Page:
by Mike Buckel, Ramcharger • courtesy of the North Georgia Mopar Club
The Engine Lab Race Group continued to focus on Hemi circle-track and drag-race engine performance improvement. The single four-barrel ram manifold for the circle-track engines was a huge challenge, due to uneven cylinder-to-cylinder fuel distribution.
Drag racing had taken a full turn away from gasoline, and we needed data on nitro-fueled engines. I successfully ran methanol fuel, but there was no way a nitro-fueled engine would last through a 10-minute, full-power dyno run.
I consulted with John Platner, a graduate of the first Chrysler Institute class, who had worked on the inverted V16 airplane engine and the A-311 Indy car engines. He had run up to 15% nitro and concluded that it could quickly destroy an engine. He was currently running single-cylinder engines to characterize emissions.
A solution appeared to be in dyno room 7B, a high-capacity dyno with a flywheel on the output shaft. The flywheel was equivalent in inertia to a loaded Imperial. This room was built to test automatic transmissions for high-performance engines, and had bulletproof walls and windows.
The engine and transmission were installed at the input to the dyno. From idle, an automatic system would fully open the engine’s throttle, allowing it to accelerate up through the gears, loaded only by the flywheel. After shifting into high gear, the throttle would close, and a load switched on the dyno to slow everything back to idle where it would start over again. Testing in this room is one reason that the Torqueflite Super Stock cars did so well from 1962 on. We never failed a transmission throughout the Super Stock years.
The Transmission Lab had a room full of these engine/transmission/flywheel dynamometers that tested every engine/transmission combination in production. There was no shielding in this room, and there were a dozen or more engines running side-by-side at any given time. It was always a thrill to go by that room and hear what sounded like a lot of drag racing. I don’t remember how many cycles were in each test, but it was sufficient to make the Torqueflite the most durable transmission on the market. Back then most automatic transmissions would barely go 50,000 miles between overhauls.
The Rock Cycle test was another spectacular Transmission Lab test. The test consisted of rapidly shifting from forward to reverse with the throttle well open in a cloud of tire smoke. The test ran until the tires blew or until the programmed number of cycles was achieved. Because of carsickness only a few people could ride as observers during these tests.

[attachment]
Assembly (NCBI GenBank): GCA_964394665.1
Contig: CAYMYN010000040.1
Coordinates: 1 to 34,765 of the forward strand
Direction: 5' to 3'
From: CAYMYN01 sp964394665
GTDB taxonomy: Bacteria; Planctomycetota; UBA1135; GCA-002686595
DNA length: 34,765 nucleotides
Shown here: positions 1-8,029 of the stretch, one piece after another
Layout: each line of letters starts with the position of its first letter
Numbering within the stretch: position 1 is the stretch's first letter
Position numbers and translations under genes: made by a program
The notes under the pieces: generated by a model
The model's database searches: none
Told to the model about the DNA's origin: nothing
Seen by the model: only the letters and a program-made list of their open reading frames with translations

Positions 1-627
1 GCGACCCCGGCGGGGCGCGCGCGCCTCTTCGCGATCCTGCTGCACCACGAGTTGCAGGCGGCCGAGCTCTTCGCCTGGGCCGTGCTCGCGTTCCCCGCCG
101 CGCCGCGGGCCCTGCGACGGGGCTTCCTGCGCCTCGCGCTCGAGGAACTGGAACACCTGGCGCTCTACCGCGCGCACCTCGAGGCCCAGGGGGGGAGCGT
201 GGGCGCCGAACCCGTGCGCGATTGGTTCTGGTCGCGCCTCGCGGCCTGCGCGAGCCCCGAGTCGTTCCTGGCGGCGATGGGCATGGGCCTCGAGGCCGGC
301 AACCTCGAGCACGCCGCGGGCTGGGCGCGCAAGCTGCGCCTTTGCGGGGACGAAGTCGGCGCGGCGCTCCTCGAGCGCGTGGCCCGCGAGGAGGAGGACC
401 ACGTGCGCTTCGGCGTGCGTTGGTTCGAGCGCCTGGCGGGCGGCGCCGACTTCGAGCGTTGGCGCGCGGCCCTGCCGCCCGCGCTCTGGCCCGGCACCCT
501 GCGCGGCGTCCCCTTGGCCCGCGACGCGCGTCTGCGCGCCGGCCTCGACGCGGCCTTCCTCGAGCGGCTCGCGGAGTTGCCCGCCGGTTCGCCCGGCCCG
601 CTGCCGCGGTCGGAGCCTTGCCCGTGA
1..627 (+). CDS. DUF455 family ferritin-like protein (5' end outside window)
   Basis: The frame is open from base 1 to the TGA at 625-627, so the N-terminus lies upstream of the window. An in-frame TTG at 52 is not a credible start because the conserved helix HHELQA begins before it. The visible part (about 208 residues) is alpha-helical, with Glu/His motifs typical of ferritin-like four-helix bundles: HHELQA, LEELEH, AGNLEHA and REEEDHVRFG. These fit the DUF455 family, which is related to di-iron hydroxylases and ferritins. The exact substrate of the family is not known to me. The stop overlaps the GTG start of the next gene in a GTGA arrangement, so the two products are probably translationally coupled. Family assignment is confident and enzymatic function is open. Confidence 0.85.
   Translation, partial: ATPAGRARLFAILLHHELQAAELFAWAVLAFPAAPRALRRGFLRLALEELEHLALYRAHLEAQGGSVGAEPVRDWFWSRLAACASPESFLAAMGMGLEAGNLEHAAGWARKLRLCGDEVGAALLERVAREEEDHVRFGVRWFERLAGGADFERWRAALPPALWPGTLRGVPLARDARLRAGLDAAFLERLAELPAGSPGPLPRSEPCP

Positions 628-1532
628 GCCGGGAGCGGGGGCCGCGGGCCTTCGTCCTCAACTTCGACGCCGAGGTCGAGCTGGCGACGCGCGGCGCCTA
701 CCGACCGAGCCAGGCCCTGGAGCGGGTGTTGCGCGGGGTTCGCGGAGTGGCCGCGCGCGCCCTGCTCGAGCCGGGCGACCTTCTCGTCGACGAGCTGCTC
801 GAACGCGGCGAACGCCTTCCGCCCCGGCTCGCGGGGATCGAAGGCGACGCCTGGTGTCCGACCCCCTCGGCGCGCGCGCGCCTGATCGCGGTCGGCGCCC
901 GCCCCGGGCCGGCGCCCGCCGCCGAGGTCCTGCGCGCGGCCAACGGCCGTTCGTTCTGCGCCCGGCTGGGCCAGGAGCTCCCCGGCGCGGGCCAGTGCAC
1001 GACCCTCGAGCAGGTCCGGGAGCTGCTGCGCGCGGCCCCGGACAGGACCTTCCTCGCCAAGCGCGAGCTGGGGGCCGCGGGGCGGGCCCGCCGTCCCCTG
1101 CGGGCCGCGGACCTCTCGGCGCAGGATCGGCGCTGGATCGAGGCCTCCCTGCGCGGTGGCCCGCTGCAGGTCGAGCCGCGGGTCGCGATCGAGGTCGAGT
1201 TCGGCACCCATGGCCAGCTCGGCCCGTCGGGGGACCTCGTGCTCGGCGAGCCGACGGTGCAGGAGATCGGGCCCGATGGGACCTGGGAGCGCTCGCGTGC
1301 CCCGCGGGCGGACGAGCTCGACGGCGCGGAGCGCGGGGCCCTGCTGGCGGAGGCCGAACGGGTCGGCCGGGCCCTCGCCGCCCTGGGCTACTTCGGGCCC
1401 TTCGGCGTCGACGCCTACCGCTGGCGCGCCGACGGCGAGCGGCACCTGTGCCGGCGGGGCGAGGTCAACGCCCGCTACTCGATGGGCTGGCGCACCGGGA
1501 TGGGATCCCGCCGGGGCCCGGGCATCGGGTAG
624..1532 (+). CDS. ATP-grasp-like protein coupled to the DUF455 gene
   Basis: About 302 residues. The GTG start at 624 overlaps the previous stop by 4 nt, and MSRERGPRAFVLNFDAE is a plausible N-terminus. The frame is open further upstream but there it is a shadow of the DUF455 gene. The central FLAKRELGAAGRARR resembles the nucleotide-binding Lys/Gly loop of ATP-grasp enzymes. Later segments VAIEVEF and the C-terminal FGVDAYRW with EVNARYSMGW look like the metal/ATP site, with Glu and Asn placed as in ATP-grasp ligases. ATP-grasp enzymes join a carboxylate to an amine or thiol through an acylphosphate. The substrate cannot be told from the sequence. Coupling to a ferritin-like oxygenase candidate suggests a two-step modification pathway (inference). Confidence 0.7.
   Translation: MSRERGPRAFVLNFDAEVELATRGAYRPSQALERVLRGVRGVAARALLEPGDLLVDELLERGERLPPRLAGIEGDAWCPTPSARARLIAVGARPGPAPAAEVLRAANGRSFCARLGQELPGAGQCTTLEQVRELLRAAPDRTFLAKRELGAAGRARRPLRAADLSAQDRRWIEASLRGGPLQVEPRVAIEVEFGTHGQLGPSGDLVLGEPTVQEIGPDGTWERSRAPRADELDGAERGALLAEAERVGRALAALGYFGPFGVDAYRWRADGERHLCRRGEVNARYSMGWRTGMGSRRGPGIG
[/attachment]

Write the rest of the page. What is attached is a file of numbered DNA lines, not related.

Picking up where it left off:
Joe Nunez (“Dr. Zorba” because of his hair style) was a recent addition to the Engine Lab with a background in instrumentation, such as it was in those days. The idea of dynamically testing fuel engines was hatched after Nunez pointed me in the direction of the X-Y plotter that would plot two electronic inputs.
So we began by installing a standard 413 in Room 7B with soft rubber mounts under the front and rear center of the engine with the throttle outside the room at the dynomometer console. The engine would freely rock from side to side. An arm was affixed to the side of the engine and attached to the floor through a load cell. The load cell constrained the engine rocking while generating an electronic signal proportional to the engine torque. Engine speed was fed to the X-axis of the plotter and the load cell signal to the Y-axis. Calibration of the load cell was achieved by running the engine at steady state against the dynamometer and with test runs accelerating the 413 against the flywheel.
A 482-cubic-inch, 8.5:1 engine was built for the nitro test, and a small fuel tank installed in the room. The testing required getting the engine started, turning on the X-Y plotter, opening the throttle and watching the whole thing spin up. At 7,000 rpm the throttle was closed. On 90% nitro a power reading of 1,350 horsepower was attained, probably still a Chrysler record.
Rotary load cells were just being introduced to the market with the biggest rated at 350 lb.-ft. We tried one anyway. On the first run, the load cell failed and the prop shaft made at least one lap of the room. We found out that the windows had been installed backwards, with the clear glass on the inside and the bulletproof glass on the outside. We were racing this engine combination at 11.5:1 compression at 172 mph, while the 8.5:1 engine ran 163 mph. We estimated that the high-compression engine was developing about 1,000 horsepower more, 2,000+, than the low-compression engine.
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